7 Oct 2015

the nineteen eighties' twenty best indie, underground and post-punk albums

Yesterday I was feeling quite bedridden, because as anyone my age will tell you fresher's flu is very very real, so I wrote a lengthy post on my favourite 90's indie and underground albums. Here, in quick succession is a similar list covering the previous decade - so here is the 20 best post-punk, indie & underground albums of the 1980's. Just to clear it up from the outset, those aren't rigid genre tags, so the list may well feature US hardcore, hip-hop, off-kilter singer-songwriter material, and anything else you can think of...

here's our list of our favourite 20 underground and indie albums of the 1990's

20. Husker Du - Zen Arcade
I was originally gonna have It'll End In Tears by This Mortal Coil as my #20 but then I realised I didn't give our man Bob Mould a single mention on the last list, which was just unfair, so I picked my favourite Husker Du record and placed it here. At least I think it's my favourite Husker Du record, they're a band I really couldn't pinpoint a favourite album by... But this is sorta, a brilliant crossover between the hardcore punk that was in vogue in the US at the time and the more melodic British indie scene. What I learned today is a furious start to a brilliant double album, and Pink Turns To Blue and The Biggest Lies are amongst my favourite songs by the three piece. It's also notable for batshit psych bits that have names like Reoccurring Dreams and Dreams Reoccurring, which just give it a bit more personality over it's long runtime...

19. Mission of Burma - Signals, Calls, and Marches
This isn't actually an album, but a long EP, BUT most the versions you buy today have enough bonus tracks to fool yourself into believing it's a fully fledged album, which is fine by me. I first came across this band as the only ones I hadn't heard of in the Our Band Could Be Your Life book by Michael Azerrad, which provides a detailed snapshot of underground American music in the 1980s. I think Mission of Burma sound almost like a primitive Fugazi, which is certainly a good thing, with lots of really prominent basslines that sound like the post-punk of PIL, and lots of cutting guitars that could've come from anywhere in the US underground scene at the time - or maybe a little bit later - this is a very forward thinking record that sounds like it should have come out a lot later than it did.

18. The Gun Club - Fire of Love 
The Gun Club are a highly influential band that made off-the-hook gunslinging psychobilly music, in a similar vein to The Fall, but with a much more youthful sound. This is the famous album, and has such bangers as Sex Beat and For the Love of Ivy on it, the latter of which was covered by the Canadian two-piece Japandroids on their last album. It all has this kinda volatile sound with thrashy guitars, and brilliant vocals; it's really the kind of record that makes you wanna start a band. Everyone in modern post-punk music, especially Iceage, take heavy influence from these lads and it's not hard to see why.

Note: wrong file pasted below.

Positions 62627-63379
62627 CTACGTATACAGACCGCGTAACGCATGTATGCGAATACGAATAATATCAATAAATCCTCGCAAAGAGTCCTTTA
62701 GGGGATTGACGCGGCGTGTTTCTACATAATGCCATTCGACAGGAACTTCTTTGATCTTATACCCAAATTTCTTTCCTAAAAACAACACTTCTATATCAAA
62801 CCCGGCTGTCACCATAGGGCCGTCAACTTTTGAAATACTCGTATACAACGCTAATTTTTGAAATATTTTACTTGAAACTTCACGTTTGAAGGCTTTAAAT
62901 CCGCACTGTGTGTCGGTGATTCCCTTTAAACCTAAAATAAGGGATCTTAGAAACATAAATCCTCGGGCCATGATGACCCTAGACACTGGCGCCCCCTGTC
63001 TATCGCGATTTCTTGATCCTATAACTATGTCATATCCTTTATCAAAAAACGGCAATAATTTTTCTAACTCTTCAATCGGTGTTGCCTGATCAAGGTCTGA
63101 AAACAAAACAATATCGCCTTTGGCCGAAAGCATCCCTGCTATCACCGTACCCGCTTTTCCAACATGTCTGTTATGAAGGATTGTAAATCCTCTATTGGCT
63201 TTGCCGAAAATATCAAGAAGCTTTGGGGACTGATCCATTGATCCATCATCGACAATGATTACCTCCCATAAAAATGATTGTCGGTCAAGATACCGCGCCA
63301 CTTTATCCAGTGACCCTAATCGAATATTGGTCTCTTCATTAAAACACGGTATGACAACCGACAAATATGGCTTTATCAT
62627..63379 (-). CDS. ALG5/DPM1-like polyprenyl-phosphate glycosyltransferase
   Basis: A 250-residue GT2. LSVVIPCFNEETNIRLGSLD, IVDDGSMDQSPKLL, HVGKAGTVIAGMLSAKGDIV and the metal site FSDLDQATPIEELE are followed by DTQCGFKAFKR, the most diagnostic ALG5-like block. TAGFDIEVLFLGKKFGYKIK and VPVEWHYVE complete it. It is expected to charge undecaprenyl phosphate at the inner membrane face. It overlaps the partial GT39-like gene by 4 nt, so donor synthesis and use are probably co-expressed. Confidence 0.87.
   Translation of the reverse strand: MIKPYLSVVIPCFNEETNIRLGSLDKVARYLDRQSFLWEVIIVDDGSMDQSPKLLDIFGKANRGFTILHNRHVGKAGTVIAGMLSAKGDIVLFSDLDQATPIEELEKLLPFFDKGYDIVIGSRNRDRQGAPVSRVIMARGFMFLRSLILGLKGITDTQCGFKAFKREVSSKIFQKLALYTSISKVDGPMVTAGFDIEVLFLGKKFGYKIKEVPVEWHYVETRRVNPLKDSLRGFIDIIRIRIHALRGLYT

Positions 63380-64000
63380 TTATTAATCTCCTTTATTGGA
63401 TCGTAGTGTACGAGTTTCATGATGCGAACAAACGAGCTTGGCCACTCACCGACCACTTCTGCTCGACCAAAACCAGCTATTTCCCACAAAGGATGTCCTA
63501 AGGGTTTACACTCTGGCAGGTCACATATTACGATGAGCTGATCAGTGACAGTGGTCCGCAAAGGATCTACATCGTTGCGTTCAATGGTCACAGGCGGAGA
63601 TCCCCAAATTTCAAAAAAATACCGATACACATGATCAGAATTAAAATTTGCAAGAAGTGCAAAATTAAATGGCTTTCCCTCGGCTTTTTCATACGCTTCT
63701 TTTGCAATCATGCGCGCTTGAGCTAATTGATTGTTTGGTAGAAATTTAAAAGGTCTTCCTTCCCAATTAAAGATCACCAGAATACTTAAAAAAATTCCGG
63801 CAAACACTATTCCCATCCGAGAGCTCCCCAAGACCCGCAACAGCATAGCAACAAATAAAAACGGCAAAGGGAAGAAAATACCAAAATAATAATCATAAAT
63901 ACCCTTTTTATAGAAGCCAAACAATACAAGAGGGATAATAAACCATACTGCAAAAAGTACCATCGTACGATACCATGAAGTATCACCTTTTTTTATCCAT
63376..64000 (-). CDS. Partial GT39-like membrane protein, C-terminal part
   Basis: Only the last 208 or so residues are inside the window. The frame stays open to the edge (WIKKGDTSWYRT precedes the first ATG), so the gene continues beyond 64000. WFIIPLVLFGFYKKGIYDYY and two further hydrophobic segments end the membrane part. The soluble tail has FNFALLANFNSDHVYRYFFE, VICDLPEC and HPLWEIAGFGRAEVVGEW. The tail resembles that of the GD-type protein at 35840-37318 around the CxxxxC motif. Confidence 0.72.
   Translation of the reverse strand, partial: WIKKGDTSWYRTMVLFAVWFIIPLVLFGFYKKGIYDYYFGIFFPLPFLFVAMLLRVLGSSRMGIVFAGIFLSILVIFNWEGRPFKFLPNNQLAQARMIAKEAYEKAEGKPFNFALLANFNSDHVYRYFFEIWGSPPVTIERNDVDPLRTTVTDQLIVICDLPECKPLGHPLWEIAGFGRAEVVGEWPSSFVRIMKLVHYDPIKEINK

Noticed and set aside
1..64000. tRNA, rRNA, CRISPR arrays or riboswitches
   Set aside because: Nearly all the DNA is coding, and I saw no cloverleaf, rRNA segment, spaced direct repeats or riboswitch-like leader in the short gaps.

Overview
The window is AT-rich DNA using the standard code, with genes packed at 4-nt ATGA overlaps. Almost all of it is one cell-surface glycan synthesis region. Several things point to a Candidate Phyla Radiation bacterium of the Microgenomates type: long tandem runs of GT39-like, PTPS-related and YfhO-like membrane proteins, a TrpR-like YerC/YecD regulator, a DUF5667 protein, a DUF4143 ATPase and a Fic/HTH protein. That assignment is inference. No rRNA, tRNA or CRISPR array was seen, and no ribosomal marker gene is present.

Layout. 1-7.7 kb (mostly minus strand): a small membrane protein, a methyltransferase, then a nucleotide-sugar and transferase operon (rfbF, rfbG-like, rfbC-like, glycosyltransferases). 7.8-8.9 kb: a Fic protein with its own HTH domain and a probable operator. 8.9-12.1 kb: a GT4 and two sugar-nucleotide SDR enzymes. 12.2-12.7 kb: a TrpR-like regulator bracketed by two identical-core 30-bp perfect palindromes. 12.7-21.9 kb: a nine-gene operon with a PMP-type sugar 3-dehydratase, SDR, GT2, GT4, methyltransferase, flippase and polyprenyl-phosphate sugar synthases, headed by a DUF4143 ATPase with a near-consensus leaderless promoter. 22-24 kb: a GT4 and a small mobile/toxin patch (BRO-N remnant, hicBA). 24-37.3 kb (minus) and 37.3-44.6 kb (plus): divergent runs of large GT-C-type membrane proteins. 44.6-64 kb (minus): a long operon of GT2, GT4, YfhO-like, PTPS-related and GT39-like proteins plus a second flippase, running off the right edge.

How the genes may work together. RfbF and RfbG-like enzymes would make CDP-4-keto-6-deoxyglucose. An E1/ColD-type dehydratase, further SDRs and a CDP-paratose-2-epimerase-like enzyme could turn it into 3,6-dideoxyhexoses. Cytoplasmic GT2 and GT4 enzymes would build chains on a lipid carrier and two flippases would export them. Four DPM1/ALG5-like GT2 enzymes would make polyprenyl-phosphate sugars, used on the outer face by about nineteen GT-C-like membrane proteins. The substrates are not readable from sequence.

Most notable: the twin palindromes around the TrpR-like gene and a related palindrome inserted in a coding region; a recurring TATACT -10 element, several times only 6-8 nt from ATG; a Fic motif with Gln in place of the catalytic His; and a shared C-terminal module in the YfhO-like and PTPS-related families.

17. The Smiths - Hatful of Hollow
When doing lists like this, I try and stick to one release per artist, so with The Smiths it was always going to be tough. Really tough. But here's what I went for; it's essentially a greatest hits of The Smiths, but one they put out themselves just after their first album because their Peel Sessions and singles and b-sides were just TOO DAMN GOOD not to put out. This is better than a greatest hits and features my favourite songs by them; These Things Take Time, How Soon Is Now? and Back To the Old House, as well as what is a really great version of This Charming Man and a better version of Reel Around The Fountain than their debut. It's a really great musical document that shows a really seminal band at their peak (although let's be honest, that peak lasted until they split up).

16. Julian Cope - World Shut Your Mouth
Choosing which Copey album was the best of the eighties was the toughest; Fried is the most psychedelic, and Saint Julian is pretty damn iconic, and Skellington is an endearing and brilliantly written lo-fi record. So the choice was tough, but Julian's comeback record after the Teardrop Explodes disbanded is every bit as brilliant as anything in his whole discography. Of the album Julian said *I paraphrase because I've not read Repossessed in a few years* 'I only had one thing to say, and I'd say it in as many different ways as possible', which totally explains the provocative album title. It features lots freak-pop songs that combine ultimate popular music sensibilities with Cope's raging psychedelic personality; An Elegant Chaos is a prime example, with a timeless melody and then lyrics where Julian claims that there's nothing wrong with being a cow, etc. Ultimately, it's a strange record that is every bit as wonderful as it is weird.

15. The Cocteau Twins - Treasure